Monday 19 March 2012

No Luck

Premium television network HBO issued a statement March 14 saying it has decided to cancel production of the horse racing drama "Luck" after a horse that was part of the series died the preceding day at Santa Anita Park, in Arcadia, Calif. Meanwhile, the California Horse Racing Board (CHRB) said it is investigating the latest incident.
The most recent accident, in which the horse reportedly reared while being walked to her barn and fell and struck her head, was the third equine death associated with production of the program. "Luck" was filming its second season when the latest equine fatality occurred.

"It is with heartbreak that executive producers David Milch and Michael Mann together with HBO have decided to cease all future production on the series Luck," the HBO statement read.

"Safety is always of paramount concern," the statement continued. "We maintained the highest safety standards throughout production, higher in fact than any protocols existing in horse racing anywhere with many fewer incidents than occur in racing or than befall horses normally in barns at night or pastures. While we maintained the highest safety standards possible, accidents unfortunately happen and it is impossible to guarantee they won’t in the future. Accordingly, we have reached this difficult decision.

"We are immensely proud of this series, the writing, the acting, the filmmaking, the celebration of the culture of horses, and everyone involved in its creation."

Milch and Mann were quoted as saying, “The two of us loved this series, loved the cast, crew and writers. This has been a tremendous collaboration and one that we plan to continue in the future.”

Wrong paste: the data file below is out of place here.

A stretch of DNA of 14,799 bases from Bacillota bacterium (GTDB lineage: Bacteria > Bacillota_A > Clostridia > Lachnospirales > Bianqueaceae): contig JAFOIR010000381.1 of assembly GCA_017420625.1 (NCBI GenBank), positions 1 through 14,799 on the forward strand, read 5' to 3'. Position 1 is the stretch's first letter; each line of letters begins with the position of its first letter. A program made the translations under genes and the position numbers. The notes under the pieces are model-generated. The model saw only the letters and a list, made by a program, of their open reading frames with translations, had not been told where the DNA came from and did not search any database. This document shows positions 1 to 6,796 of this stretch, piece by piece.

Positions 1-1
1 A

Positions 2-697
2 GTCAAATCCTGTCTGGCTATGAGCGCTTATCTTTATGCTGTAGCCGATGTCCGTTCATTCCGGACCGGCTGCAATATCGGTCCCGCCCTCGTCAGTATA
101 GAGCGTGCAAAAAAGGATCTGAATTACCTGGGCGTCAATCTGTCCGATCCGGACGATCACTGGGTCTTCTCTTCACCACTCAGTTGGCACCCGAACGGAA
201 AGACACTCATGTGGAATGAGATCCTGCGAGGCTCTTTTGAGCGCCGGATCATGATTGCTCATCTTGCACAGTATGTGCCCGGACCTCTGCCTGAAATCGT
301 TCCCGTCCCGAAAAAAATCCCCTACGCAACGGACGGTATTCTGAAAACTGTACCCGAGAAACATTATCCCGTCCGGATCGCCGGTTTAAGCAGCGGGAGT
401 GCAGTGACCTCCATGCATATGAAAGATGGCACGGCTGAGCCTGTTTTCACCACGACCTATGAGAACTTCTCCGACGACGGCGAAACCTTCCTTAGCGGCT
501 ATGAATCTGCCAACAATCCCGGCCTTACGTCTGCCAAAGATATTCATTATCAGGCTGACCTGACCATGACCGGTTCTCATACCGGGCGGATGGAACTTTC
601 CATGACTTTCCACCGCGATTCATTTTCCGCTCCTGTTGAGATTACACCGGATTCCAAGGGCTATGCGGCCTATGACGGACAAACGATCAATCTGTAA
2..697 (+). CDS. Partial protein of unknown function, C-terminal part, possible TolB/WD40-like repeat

HBO renewed the series, starring Dustin Hoffman, in January for a second season only a few days after the show's premiere.
The show faced intense criticism from animal rights activists after the first two horses died as the result of accidents during filming of racing sequences for the opening season.
Read inspiring true stories of ex-racehorses that successfully transitioned from track to new careers when re-trained inSecond-Chance Horses and the difference they made in the lives of people around them.
The CHRB is following up on the latest fatality, according to a statement from the agency.

"Even though HBO announced the cancellation of the Luck series Wednesday, the CHRB will conduct a thorough investigation, which will include a postmortem examination and toxicology testing," the statement said.

"The CHRB is assured by those onsite at Santa Anita who are responsible for equine health and safety that every precaution was being taken to protect the horses appearing in the HBO program," the statement continued. "In fact, because the filming was taking place in an enclosure within the CHRB’s jurisdiction, the level of care for these animals exceeded the level of care for animals on other filming locations. Everyone involved in the handling of the horses that appeared on Luck is licensed by the CHRB and qualified to do so."

Rick Arthur, DVM, CHRB equine medical director, said in a preliminary report that the horse slipped on a hind leg when she reared, going over backward and striking her head on the ground.

"Three equine veterinarians were on the scene and did everything possible on behalf of the horse," Arthur reported. "They were Heidi Agnic, DVM, HBO’s attending veterinarian and licensed by the CHRB as a racetrack practitioner; Gary Beck, DVM, who normally works as the CHRB official veterinarian at Los Alamitos Race Course, and Scott Meyer, DVM."
The horse reportedly had just passed a physical inspection done by Beck and was being led back to her barn when she was injured.
Despite its strong creative team and cast, the show has reportedly performed poorly. The premiere, according to press reports, attracted just 1.1 million viewers and later episodes have struggled to hit the 500,000 mark.
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